In a bowling alley somewhere in postapocalyptic rural America, a 10-year-old savant is celebrating his birthday. His mother has chosen this moment to tell him, via the unusual method of having a murder scene rendered in icing on his cake, that his father killed his grandfather. The baker, though, has erred, and topped the cake instead with an edible version of Goya’s Saturn Devouring His Son, an image so disturbing it causes the child to question his own existence. “Saturn,” a party guest helpfully informs him, “represents Time, which, with its ravenous appetite for life, devours all its creations.” Later we will learn that the bowling alley never existed, and that some or all of these characters may very well be dead.
Welcome, if you have not been here before, to the world of Joy Williams – widely praised, sadly not quite as widely read. My Vintage paperback of 2001’s dazzling The Quick and the Dead carries admiring quotes by Don DeLillo, Raymond Carver and Bret Easton Ellis, yet in the UK it is unforgivably out of print. Williams’s 2015 short story collection The Visiting Privilege was heralded by all who read it as a major literary event, yet it took the tiny imprint Tuskar Rock to bring it to the UK market.
On the surface of it, Harrow, her first novel in more than 20 years, seems unlikely to broaden her audience. This is not to say the book is not brilliant – it is. It’s simply that Williams has made no concessions; she remains wonderfully and determinedly herself. What might be a little different, though, is the world into which her work emerges, and the reality she so daringly alchemises into her vision.
Attempting a precis of this novel feels like exactly the kind of misguided endeavour Williams would scorn, but allow me to try. Harrow is set in an undefined near future in which the global environmental situation has gone from being on “the verge that people thought would go on forever” to all-out catastrophe. Khristen, the novel’s not-quite-central character, briefly died as a baby, or so her mother adamantly believes, and may never have entirely returned. Post-disaster, amid a hallucinatory terrain that may or may not be an afterlife, she finds herself at The Institute, where a loose collective of geriatric terrorists “in the worst of health but with kamikaze hearts” plot suicide missions targeting vivisectionists and pesticide salesmen in the hope that this will “refresh, through crackpot violence, a plundered earth”.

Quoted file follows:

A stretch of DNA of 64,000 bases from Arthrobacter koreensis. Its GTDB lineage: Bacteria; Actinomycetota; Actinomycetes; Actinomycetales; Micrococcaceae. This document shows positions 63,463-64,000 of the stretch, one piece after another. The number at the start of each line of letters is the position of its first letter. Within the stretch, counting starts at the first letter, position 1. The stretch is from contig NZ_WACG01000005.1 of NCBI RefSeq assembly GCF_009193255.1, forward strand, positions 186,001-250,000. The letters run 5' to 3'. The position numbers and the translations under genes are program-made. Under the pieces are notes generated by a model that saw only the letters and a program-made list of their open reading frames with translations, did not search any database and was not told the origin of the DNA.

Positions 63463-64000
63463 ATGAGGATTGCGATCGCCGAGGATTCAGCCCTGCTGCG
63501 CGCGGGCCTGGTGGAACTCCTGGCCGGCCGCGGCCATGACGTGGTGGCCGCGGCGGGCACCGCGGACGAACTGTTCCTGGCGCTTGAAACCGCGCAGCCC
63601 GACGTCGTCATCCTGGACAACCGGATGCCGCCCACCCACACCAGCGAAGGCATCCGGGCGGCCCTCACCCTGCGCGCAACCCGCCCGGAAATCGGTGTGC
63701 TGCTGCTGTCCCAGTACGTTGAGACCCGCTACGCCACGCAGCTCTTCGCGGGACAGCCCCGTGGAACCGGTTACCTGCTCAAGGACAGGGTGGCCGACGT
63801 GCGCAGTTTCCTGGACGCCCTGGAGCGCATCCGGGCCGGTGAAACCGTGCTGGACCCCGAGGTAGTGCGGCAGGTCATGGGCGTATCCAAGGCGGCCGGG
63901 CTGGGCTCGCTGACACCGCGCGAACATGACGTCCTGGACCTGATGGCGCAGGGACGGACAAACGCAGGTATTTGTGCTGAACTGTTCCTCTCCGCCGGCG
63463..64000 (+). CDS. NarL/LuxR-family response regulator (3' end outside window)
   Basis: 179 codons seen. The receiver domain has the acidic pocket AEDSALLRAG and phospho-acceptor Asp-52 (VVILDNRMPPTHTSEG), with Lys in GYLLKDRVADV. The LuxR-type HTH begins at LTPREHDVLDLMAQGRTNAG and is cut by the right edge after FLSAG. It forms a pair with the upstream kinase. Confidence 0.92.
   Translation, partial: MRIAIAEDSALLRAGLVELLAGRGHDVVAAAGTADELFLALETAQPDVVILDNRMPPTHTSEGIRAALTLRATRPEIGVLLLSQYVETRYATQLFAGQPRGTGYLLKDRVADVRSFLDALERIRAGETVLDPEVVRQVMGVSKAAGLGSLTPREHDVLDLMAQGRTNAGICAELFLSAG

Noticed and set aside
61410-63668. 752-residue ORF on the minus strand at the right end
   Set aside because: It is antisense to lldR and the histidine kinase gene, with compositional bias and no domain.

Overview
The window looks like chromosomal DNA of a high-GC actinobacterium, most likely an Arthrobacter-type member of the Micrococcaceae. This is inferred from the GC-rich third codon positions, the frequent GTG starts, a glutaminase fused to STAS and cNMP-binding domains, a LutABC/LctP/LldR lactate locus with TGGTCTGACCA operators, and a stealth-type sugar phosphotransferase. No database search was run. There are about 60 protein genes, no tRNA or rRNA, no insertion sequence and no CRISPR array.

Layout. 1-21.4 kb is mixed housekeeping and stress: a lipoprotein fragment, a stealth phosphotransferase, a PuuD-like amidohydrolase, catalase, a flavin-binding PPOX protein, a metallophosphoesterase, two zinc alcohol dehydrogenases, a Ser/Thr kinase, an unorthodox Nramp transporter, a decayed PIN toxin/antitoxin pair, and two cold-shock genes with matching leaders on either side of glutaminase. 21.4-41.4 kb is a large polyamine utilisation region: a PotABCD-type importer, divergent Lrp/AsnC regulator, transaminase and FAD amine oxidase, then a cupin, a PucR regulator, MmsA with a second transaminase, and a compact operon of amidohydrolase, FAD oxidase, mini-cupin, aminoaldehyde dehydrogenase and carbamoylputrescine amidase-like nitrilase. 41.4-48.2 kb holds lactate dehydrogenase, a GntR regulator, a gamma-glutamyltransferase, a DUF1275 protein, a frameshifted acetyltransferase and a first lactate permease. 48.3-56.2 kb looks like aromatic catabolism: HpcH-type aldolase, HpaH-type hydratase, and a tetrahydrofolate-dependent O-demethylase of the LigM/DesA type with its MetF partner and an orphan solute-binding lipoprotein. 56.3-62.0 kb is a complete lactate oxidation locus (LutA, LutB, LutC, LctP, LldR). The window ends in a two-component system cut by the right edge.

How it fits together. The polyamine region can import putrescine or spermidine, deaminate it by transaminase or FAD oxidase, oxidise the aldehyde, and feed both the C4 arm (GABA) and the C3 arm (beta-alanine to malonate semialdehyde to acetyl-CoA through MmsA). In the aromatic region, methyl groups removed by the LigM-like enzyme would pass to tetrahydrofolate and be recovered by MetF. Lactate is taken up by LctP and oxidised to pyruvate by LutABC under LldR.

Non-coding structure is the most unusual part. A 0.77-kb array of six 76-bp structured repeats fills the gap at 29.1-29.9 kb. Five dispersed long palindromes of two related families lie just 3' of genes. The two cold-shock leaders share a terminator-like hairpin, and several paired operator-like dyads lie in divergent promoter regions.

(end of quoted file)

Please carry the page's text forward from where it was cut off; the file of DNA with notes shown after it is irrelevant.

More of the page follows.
Williams’s method is one of adjacency more than linearity. Language, not narrative, is the connective tissue. To read her is to be flung every which way: from the spiritually profound to the farcically bizarre. One minute we observe “unprepared souls, moments from the clarity of their deaths”. The next, we are invited to consider the condition of a very old man’s penis: “She wondered if his pecker was as shredded and gribbled and nicked as the rest of him or whether it hung wondrously, impossibly smooth and aloof, its head like burled oak.”
Every sentence is lathed into sleek and startling perfection. At the bowling alley, serious bowlers “held the afterward of their poses for a vanity of time”. A crashing car flies “like a crumpled Kleenex into a cement utility pole by which it was trephined with glittering efficiency”. A salesman is so talented he “could sell a shock collar to a Doberman”. Even seemingly offhand phrases glitter with wit. Admire if you will the sing-song perfection of “Eddie Fucking Emerald offed by a fatty in a Caddy”.
Zeroing in on our collective complacency and denial, Williams is both wry and merciless, lamenting “twelve lane highways with bicycle supplements” and people “who think they can still save the earth by grinding up some modest nut or bean for pancake meal”. A pre‑collapse environmental conference includes a talk entitled The Potentiality of Landscape’s Emptiness: The Integrity of Half Measures. A TV channel streams nothing but minutes of silence.
“We all lead three lives,” Khristen is told. “The true one, the false one, and the one we are not aware of.” This life we’re not aware of is Williams’s great subject. She peels back the visible and known, revealing death and chaos beneath. Wandering around a rescue centre for birds, Khristen stumbles across “an old oil drum, brimming with amputated wings”. A grove of trees is “surprisingly green and freshly pleasant except for the packages of meat dumped there”. What seems to be a livestream of a nesting bird is in fact a recording, the bird having long ago flown into a truck.
Part of what makes Williams’s work so destabilising is that agency has almost no significance. Navigating a world that makes no sense, her characters are lost and baffled, their actions and ideas stripped of meaning. These are people who “suspected they were meant to be more or different but fumbled about in the smoky light of half-realised lives”. With free will in question, and the borders between life and death or reality and delusion queasily blurred, individuality itself begins to fray. “Every person,” Williams tells us, “considered themselves unique as snowflakes but in the aggregate they were a blizzard, a whiteout of swirling expectation and denial.”
In her remarkable essay Hawk, about a beloved dog that inexplicably attacks her, Williams writes: “Experience is fundamentally illusory. When one is experiencing emotional pain or grief, one feels that everything that happens in life is unreal. And this is a right understanding of life.” Harrow reminds us that, as a consequence of climate collapse, trauma and grief are the condition of our collective existence. As our world disintegrates, it will take what we think of as reality with it. Addressing this in fiction will be the job, partly, of a certain kind of modern mystic. Williams – great virtuoso of the unreal – is one of them.